Tyrone Davis, a former NFL tight end who spent the majority of his career with the Green Bay Packers, died on Oct. 3, the Packers announced on Wednesday. He was 50 years old. According to Jerry Ratcliffe of JerryRatcliffe.com, the cause of death was an undisclosed illness. His funeral was on Oct. 8.
“This is by far one of the hardest posts to write,” said Davis’ older brother, Jeff, on a Facebook post shortly after Davis’ death. “Last night, the Lord opened up heaven and received my baby brother. This is definitely a tough one for me as this was very unexpected. “Tyrone caught many touchdowns in the NCAA and NFL. Last night, he made the ultimate touchdown completion! Take your rest lil bro. Your race is now complete. Big bro loves you!!”
Davis, who played college football at Virginia, began his NFL career with the New York Jets in 1995 as he was selected by the team in the fourth round of the NFL Draft. He was traded to the Green Bay Packers in August 1997 and would be with the team for six seasons. His best season with the Packers was in 1998 when he caught 18 passes for 250 yards and seven touchdowns. In his career, Davis played in 75 games and caught 73 passes for 795 yards and 13 touchdowns. He also played in seven playoff games with the Packers including Super Bowl XXXII.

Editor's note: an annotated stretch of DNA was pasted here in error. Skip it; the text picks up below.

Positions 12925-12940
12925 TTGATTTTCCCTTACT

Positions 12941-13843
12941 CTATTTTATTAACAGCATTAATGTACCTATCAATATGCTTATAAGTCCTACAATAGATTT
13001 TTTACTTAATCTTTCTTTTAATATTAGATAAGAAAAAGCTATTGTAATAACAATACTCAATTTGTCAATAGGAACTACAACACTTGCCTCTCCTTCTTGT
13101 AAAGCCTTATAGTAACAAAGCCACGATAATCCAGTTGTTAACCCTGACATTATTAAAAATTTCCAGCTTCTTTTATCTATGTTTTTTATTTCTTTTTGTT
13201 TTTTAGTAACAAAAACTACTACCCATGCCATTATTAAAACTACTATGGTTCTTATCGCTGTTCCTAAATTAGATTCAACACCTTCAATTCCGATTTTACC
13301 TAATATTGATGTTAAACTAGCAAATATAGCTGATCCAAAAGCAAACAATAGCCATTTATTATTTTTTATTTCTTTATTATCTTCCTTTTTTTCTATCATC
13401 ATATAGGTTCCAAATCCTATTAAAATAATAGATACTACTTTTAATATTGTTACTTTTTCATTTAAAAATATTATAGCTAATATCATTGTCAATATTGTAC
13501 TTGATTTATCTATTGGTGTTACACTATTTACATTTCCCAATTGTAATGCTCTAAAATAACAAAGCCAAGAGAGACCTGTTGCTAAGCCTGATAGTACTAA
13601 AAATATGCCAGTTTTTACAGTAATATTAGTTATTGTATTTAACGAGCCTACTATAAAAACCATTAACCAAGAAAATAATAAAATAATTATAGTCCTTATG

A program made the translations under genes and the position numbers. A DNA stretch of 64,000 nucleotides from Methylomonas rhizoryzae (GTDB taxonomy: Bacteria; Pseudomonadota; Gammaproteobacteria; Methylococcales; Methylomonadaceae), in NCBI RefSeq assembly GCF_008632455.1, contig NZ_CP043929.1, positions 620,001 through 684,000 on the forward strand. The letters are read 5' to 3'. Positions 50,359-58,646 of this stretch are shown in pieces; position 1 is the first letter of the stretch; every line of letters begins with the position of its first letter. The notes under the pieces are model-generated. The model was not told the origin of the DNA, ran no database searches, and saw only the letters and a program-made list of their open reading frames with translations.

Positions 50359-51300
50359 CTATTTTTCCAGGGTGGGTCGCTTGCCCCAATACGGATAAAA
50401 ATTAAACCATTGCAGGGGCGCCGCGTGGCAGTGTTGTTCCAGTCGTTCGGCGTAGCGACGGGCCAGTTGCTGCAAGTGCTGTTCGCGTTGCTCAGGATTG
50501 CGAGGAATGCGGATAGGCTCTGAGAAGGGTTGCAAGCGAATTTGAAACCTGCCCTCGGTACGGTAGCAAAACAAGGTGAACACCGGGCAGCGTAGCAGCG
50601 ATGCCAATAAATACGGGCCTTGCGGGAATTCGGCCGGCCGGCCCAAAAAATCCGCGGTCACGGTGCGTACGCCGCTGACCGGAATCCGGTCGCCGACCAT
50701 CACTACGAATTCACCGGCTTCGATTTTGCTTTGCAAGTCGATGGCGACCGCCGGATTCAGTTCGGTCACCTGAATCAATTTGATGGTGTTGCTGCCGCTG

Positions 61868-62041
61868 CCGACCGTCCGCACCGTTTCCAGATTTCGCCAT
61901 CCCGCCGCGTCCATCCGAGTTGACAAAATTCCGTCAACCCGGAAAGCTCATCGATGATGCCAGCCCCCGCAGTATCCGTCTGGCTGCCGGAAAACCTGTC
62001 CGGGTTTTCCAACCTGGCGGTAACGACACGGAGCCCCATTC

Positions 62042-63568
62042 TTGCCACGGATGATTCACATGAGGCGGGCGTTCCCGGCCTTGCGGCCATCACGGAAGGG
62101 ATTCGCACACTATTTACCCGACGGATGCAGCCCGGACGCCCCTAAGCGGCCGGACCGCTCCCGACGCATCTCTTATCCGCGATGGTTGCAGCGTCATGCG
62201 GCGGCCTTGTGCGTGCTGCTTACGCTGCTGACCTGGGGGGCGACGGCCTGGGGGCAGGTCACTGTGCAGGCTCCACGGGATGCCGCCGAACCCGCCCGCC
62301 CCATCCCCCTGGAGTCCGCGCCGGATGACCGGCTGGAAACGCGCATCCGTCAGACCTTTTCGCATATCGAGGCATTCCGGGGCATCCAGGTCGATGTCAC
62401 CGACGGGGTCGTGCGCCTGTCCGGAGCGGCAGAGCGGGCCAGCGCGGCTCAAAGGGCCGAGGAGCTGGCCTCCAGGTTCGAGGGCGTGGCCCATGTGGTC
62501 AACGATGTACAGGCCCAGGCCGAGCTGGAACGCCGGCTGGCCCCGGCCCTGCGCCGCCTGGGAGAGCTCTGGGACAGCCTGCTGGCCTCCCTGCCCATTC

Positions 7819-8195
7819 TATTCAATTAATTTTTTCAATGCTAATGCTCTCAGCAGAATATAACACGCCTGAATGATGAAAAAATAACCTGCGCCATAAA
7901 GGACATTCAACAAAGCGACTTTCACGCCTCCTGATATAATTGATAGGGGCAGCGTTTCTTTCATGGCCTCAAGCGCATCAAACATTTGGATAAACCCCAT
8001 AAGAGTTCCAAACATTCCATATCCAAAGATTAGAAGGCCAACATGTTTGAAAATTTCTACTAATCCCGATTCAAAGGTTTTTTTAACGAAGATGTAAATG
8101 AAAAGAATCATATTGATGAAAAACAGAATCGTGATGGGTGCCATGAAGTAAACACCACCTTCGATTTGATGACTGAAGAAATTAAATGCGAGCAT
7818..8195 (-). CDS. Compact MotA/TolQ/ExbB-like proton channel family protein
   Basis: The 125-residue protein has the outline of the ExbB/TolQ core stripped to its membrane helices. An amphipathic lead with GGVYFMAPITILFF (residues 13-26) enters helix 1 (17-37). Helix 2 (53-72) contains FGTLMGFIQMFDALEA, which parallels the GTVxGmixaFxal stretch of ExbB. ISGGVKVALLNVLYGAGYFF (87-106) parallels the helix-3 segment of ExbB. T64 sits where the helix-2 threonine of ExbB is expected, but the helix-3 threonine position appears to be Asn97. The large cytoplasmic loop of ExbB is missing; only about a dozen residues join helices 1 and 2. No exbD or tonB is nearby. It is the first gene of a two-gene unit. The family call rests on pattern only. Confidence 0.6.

In college, Davis was a star wide receiver for the Virginia Cavaliers. From 1991-1994, Davis caught 28 touchdown passes which was a school record at the time. He remains sixth on Virginia’s receiving yardage list with 103 catches for 2,153 yards. In 1991, Davis caught a 91-yard pass, which is the fourth-longest reception in Cavaliers’ history.
“It was truly shocking when I got a text message from Carl Smith on Monday, that Tyrone had passed away,” former teammate Chris Harrison told JerryRatcliffe.com. “I hadn’t seen him this season, but was looking forward to seeing him this weekend because we are all getting together to honor James Farrior.”
“He lost a bunch of weight at one point, then put it back on, and I know he had some kidney problems, so I was really worried about him during the pandemic,” former teammate Bill Curry Jr. told JerryRatcliffe.com. “I was super relieved that he was OK, but when he came to the Richmond game, he tried to talk up to sit with us about 25 rows up, but he couldn’t make it up the stairs. We went back down to the tunnel (field level) and they looked after him. He actually watched the game from the tunnel by the locker room. It was so sad because he was such an incredibly awesome human being.”